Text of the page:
Resident, staff member test positive for COVID-19 at Mount St. Mary facility

A large crowd protested against COVID-19 measures at Sunset Beach in Vancouver on Tuesday, April 20, 2021. (Snapchat)
VIDEO: Large, police-patrolled crowds gather at Vancouver beach for COVID protests

Vancouver police said they patrolled the area and monitored all gatherings

A teacher-librarian in Nanaimo was fired in 2019 for checking out an age-inappropriate graphic novel to a student. The discipline agreement was published Wednesday, April 21. (News Bulletin file photo)
Nanaimo teacher-librarian fired for checking out too-graphic graphic novel to student

Teacher had been previously disciplined and suspended on two occasions

Aria Pendak Jefferson cuddles ChiChi, the family cat that ran away two years ago in Ucluelet. The feline was missing until Courtney Johnson and Barry Edge discovered her in the parking lot of the Canadian Princess earlier this month. Aria and her parents were reunited with ChiChi in a parking lot in Port Alberni. (SUSAN QUINN/ Alberni Valley News)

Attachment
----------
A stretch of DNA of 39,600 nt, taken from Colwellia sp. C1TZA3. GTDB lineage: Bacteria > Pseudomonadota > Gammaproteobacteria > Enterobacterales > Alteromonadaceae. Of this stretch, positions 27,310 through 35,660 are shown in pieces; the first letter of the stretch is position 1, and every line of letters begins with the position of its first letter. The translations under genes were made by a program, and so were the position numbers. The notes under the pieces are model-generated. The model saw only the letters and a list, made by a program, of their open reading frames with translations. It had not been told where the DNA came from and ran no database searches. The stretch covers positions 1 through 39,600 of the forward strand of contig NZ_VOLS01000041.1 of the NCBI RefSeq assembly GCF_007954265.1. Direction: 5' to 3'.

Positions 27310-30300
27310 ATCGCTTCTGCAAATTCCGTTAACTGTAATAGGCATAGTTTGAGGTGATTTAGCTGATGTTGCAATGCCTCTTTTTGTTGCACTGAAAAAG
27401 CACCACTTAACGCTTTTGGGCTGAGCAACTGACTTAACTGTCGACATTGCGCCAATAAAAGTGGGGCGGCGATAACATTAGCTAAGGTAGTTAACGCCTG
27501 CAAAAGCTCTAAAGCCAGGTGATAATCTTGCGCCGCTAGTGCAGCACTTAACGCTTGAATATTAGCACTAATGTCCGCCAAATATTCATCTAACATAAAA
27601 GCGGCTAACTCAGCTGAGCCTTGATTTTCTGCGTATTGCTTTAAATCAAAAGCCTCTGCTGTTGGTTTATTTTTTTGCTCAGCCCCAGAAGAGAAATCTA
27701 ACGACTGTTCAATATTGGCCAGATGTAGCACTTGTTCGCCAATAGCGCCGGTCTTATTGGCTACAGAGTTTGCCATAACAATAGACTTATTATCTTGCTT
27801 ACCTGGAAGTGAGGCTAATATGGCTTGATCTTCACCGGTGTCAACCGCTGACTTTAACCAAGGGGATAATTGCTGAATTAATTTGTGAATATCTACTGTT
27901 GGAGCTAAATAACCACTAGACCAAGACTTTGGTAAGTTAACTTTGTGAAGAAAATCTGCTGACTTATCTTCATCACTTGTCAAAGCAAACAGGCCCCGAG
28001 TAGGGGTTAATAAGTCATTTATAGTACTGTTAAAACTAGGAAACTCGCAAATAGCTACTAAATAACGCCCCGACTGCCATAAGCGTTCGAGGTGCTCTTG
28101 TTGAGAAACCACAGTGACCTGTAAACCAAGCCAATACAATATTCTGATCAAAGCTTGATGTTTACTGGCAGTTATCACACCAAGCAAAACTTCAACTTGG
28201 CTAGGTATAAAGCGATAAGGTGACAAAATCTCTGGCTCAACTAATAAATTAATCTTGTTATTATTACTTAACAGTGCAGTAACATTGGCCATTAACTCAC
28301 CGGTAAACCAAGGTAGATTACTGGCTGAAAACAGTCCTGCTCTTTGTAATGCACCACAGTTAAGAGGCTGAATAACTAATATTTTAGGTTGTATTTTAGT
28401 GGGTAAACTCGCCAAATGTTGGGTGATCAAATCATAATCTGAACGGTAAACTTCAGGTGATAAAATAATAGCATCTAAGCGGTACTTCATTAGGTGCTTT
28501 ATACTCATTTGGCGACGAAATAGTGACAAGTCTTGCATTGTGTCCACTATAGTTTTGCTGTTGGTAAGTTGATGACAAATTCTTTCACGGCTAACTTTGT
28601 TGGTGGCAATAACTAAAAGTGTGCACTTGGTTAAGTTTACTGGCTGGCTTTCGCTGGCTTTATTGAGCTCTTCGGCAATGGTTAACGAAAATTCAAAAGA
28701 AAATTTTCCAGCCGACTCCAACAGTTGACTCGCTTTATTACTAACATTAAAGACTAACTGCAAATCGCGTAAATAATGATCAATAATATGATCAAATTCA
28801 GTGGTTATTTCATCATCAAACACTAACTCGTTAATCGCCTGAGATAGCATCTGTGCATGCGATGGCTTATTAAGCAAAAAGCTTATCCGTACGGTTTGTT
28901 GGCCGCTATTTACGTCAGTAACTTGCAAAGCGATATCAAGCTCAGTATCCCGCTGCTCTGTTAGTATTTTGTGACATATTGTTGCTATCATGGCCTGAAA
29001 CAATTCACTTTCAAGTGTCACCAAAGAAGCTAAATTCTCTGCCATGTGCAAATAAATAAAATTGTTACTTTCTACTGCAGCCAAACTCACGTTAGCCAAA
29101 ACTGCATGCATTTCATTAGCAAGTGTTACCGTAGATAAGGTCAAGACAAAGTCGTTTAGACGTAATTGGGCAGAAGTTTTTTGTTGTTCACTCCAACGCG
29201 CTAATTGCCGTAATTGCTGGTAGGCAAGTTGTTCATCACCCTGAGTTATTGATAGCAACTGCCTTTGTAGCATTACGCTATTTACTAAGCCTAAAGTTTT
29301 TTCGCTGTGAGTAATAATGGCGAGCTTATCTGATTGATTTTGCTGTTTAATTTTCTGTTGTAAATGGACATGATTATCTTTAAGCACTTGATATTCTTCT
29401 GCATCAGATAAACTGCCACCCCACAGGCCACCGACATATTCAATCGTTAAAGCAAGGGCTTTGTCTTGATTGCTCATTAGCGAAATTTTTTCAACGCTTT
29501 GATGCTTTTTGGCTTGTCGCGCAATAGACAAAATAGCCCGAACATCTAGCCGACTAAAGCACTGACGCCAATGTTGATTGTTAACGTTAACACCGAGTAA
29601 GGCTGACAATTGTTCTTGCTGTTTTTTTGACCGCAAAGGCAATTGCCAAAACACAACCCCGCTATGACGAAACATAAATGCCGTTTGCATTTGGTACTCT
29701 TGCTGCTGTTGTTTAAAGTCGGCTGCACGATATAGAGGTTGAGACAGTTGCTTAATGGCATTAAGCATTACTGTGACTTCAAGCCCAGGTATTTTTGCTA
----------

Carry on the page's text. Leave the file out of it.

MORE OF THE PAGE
An Island girl’s wish is answered as her cat came back

Courtenay family reunited with cat that went missing in Ucluelet in 2019

There are lots of resources for seniors looking for information about COVID-19. (Kevin Rothbauer/Citizen)
COVID questions? Here are some phone-based resources available for seniors

Here is a list of numbers to keep on hand for Vancouver Islanders who aren’t fond of computers

Chum Salmon fry being examined with multiple motile and attached sea lice on Vargas Island. (Cedar Coast Field Station photo)
Study: Tofino fish farm sea lice infestations add fuel to push to remove open pens

Ahousaht First Nation asking for higher standards than what DFO requires